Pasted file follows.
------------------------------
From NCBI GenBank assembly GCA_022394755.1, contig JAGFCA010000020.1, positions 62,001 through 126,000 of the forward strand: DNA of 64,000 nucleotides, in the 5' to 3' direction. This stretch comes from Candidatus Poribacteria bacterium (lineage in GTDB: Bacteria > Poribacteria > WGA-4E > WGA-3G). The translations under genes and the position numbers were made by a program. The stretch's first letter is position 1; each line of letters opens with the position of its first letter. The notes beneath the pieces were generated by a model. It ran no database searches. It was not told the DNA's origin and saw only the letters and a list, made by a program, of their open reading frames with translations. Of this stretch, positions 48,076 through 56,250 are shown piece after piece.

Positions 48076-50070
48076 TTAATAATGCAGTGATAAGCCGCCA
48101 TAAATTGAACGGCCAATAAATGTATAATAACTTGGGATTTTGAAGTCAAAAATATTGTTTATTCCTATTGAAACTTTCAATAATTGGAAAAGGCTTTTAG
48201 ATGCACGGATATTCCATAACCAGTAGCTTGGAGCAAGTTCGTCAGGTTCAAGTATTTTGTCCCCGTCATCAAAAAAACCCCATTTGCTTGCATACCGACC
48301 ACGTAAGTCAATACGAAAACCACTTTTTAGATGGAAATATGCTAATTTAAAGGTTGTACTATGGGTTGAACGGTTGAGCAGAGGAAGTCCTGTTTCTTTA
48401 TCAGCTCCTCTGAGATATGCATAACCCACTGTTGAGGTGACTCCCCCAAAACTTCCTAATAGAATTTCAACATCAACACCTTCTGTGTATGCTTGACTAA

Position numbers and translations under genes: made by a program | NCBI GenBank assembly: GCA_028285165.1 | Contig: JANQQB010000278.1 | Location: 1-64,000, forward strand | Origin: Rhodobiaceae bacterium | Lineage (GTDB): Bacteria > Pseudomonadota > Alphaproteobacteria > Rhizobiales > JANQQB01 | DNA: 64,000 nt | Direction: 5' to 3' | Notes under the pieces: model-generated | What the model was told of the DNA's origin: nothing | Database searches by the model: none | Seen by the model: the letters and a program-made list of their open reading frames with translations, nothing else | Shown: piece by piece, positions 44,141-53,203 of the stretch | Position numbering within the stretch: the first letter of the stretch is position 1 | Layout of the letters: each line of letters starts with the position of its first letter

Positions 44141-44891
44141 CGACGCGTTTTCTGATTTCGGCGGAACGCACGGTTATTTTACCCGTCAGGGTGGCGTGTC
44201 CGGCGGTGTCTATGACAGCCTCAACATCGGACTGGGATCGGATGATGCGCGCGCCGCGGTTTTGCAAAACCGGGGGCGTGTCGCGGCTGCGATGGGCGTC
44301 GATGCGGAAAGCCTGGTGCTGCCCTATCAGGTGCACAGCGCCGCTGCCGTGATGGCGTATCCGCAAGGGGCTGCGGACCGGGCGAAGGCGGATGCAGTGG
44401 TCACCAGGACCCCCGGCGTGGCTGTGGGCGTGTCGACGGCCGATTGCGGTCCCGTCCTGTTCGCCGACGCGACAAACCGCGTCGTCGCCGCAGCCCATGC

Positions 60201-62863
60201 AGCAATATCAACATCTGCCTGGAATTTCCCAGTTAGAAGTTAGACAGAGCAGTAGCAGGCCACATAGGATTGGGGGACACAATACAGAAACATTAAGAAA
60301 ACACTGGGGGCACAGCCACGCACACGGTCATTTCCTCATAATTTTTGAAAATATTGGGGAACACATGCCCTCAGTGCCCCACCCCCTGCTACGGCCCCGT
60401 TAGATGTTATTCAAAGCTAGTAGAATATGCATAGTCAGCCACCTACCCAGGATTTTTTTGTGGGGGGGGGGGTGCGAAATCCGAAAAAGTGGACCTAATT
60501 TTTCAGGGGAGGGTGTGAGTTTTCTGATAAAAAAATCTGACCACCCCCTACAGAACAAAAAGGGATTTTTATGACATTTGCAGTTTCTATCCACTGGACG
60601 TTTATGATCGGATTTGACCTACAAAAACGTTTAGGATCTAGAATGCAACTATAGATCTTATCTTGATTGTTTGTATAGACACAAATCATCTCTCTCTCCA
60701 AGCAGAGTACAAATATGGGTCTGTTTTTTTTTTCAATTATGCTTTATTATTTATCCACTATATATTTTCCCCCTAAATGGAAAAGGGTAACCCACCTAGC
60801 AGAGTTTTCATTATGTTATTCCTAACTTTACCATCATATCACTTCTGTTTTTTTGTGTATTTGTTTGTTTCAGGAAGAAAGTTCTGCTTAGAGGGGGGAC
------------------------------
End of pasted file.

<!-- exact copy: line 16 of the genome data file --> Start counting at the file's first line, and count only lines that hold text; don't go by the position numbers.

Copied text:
60301 ACACTGGGGGCACAGCCACGCACACGGTCATTTCCTCATAATTTTTGAAAATATTGGGGAACACATGCCCTCAGTGCCCCACCCCCTGCTACGGCCCCGT